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In 1954 during the final days of French military involvement in Indochina French Army Colonel Pierre-Noel Raspeguy is leading his paratroopers in the decisive battle of Dien Bien Phu. A weakened French garrison faces a major assault by Communist Viet Minh troops. Colonel Raspeguy's frantic calls for reinforcements only brings a token force of a planeload of paratroopers and ammunition. When their position is overrun by the enemy Raspeguy and his men are taken prisoners. After the peace treaty they are released and they return to France where Colonel Raspeguy receives the command of a new airborne regiment bound for Algeria. The French are trying to prevent Algeria from obtaining full independence from France. The French Army is engaged in counter insurgency operations in both urban and rural environments against the Algerian guerrilla led by the Algerian National Liberation Front. This is Colonel Raspeguy's last chance to prove his command abilities and to save his military career. Written by
The more honored documentary like film, The Battle for Algiers by Gillo Pontecorvo is considered the last cinema word on the subject of the title and this film is often overlooked. Yet Lost Command has a lot to recommend it and it's a pity it doesn't get more acclaim than it does.
This is a retelling of a part of the Algerian War for Independence which ate like a cancer at the French body politic. For reasons best left to French historians, the Fourth Republic of France when it was created after World War II, decided to reassert it's sovereignty over its colonial possessions. France was then involved with a whole lot of brushfire wars in its colonies.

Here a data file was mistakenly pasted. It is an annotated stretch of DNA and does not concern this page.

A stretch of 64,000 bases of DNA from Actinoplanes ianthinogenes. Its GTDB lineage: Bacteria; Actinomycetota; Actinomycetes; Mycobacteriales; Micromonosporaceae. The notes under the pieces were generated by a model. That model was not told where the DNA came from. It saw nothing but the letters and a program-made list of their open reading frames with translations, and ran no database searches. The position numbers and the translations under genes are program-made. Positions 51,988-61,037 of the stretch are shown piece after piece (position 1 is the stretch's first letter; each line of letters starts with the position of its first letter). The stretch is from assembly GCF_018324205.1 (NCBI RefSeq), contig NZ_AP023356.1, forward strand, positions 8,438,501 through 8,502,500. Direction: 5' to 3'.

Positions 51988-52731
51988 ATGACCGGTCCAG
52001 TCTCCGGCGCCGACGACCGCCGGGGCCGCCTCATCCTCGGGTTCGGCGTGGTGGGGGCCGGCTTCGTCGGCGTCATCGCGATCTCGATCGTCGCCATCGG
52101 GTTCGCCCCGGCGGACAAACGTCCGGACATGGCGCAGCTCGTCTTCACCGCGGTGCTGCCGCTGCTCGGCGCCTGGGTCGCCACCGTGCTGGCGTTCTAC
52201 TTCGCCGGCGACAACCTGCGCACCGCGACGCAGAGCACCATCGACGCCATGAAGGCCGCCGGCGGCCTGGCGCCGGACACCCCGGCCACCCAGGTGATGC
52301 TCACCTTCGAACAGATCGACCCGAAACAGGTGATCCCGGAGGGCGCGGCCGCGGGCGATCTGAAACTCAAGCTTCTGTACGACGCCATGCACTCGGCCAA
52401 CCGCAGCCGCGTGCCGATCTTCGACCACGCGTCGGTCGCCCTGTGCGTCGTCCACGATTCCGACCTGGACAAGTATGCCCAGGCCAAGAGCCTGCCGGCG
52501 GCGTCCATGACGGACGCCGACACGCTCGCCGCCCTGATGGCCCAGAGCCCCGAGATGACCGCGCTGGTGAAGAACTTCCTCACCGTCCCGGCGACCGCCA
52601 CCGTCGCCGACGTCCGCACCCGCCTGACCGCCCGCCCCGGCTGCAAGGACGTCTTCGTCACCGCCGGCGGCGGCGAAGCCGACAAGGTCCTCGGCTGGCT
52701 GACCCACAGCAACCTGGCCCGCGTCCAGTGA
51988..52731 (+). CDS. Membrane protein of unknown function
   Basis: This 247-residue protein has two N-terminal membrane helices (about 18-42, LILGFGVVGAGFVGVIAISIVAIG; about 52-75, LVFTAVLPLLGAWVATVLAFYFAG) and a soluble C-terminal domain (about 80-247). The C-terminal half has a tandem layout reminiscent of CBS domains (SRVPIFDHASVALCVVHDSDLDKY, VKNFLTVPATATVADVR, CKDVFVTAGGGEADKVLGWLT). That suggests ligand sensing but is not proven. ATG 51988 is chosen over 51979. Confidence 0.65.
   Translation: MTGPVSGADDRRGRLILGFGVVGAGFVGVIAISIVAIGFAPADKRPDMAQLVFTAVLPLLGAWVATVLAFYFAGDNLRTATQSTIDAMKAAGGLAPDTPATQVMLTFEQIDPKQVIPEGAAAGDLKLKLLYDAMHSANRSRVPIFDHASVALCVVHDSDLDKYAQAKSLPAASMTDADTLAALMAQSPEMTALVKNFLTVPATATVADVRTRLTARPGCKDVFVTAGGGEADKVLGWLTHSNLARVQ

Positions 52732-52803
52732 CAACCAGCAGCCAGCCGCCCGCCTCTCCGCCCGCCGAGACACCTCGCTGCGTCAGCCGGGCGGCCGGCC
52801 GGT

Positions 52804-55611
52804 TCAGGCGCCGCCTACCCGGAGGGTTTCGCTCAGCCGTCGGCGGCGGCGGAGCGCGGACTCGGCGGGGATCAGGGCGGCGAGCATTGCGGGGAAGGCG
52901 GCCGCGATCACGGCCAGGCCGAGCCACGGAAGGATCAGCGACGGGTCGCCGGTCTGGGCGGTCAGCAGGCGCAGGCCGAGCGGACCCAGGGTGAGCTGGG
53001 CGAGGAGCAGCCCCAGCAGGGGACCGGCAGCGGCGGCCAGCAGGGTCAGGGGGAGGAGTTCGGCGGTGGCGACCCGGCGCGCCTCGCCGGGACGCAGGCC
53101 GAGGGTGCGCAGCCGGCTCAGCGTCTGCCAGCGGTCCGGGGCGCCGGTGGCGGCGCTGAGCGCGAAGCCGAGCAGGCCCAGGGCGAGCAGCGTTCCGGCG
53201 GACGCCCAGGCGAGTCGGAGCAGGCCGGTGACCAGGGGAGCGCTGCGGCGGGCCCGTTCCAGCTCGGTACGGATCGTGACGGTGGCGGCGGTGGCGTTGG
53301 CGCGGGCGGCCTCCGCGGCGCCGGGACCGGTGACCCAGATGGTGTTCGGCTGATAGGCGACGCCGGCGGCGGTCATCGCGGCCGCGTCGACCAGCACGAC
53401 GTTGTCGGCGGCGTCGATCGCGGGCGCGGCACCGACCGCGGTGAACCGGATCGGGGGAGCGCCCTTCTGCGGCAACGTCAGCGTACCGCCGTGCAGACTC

The film opens actually in French Indochina at the Battle of Dienbienphu where the French got themselves surrounded and the guerrillas they had been fighting for years came out in the open. Among others surrendering was Anthony Quinn's regiment of paratroopers which included the unit historian Alain Delon and George Segal an Algerian Moslem serving in the French army.
Quinn is a tough and charismatic leader of his troops who's risen up through the ranks to become a Lieutenant Colonel. He's not got any family connections, but he's not above making a few of his own by romancing the widow of his commander Michelle Morgan to get out of the doghouse he's found himself in. The French army as in the days of Dreyfus is looking for scapegoats for Dienbienphu.
Quinn gets command of a new unit of paratroopers assigned to Algeria and upon getting there finds his old comrade Segal now thoroughly radicalized and fighting for independence. Quinn sees an opportunity for promotion and a chance to clear himself if he does a good job in Algeria. Delon is horrified by the brutality of the war on both sides, even more so when he's made a fool of by Claudia Cardinale who is Segal's sister and seduces him into allowing her access to the French command headquarters.
Though the French gave independence to their other African colonies like French West and French Equatorial Africa and Tunisia and Morocco, for some reason they wanted to hang on in Algeria. In their minds they deluded themselves into thinking that it was part of metropolitan France. After the action in this film concludes, the Fifth Republic was formed and Charles DeGaulle returned to power for the express reason of dealing with the bloody war in Algeria. Only DeGaulle had the prestige and clout to get the French to quit Algeria. It was a personal and political risky position to take as DeGaulle soon found out. Time has proved the wisdom of what DeGaulle did.
In a way all of the leading characters either get what they want or are proved right. You'll have to see the film to get my meaning.
The film was shot in Spain which served as Algeria. The battle scenes are excellently done and the players are all well cast. By all means catch this film if it is shown on television.
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